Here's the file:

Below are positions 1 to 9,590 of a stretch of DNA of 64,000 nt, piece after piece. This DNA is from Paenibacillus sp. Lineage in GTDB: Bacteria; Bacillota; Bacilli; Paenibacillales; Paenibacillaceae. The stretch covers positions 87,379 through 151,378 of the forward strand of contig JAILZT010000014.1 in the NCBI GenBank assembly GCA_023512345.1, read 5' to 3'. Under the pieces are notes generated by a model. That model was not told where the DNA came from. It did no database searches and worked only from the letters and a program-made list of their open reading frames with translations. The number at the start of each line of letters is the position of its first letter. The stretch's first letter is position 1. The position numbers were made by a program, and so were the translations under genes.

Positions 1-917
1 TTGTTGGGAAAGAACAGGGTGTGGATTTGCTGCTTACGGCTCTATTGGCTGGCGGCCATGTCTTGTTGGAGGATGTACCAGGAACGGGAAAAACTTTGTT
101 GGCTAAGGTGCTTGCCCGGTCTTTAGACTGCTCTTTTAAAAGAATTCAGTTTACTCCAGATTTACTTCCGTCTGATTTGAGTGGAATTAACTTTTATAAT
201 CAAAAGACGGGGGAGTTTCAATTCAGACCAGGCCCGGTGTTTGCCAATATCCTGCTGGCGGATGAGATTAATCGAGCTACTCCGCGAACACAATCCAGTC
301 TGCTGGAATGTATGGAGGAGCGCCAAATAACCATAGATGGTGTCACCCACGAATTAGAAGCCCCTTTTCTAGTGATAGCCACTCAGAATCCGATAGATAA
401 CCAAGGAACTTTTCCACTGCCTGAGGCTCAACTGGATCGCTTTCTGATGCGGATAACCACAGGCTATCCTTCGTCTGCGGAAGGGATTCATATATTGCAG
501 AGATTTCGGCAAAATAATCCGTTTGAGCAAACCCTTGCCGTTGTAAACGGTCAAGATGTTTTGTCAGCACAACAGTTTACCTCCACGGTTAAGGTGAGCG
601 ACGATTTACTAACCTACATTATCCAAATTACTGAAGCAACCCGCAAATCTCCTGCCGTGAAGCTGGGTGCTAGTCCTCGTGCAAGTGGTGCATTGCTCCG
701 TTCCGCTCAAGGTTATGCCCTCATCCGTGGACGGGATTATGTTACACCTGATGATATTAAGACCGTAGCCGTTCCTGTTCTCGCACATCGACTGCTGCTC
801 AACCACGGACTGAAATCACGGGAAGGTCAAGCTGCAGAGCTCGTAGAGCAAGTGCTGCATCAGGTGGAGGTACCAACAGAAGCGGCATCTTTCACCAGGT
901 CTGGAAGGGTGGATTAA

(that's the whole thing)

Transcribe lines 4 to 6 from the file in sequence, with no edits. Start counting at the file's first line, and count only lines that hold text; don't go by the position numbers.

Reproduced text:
101 GGCTAAGGTGCTTGCCCGGTCTTTAGACTGCTCTTTTAAAAGAATTCAGTTTACTCCAGATTTACTTCCGTCTGATTTGAGTGGAATTAACTTTTATAAT
201 CAAAAGACGGGGGAGTTTCAATTCAGACCAGGCCCGGTGTTTGCCAATATCCTGCTGGCGGATGAGATTAATCGAGCTACTCCGCGAACACAATCCAGTC
301 TGCTGGAATGTATGGAGGAGCGCCAAATAACCATAGATGGTGTCACCCACGAATTAGAAGCCCCTTTTCTAGTGATAGCCACTCAGAATCCGATAGATAA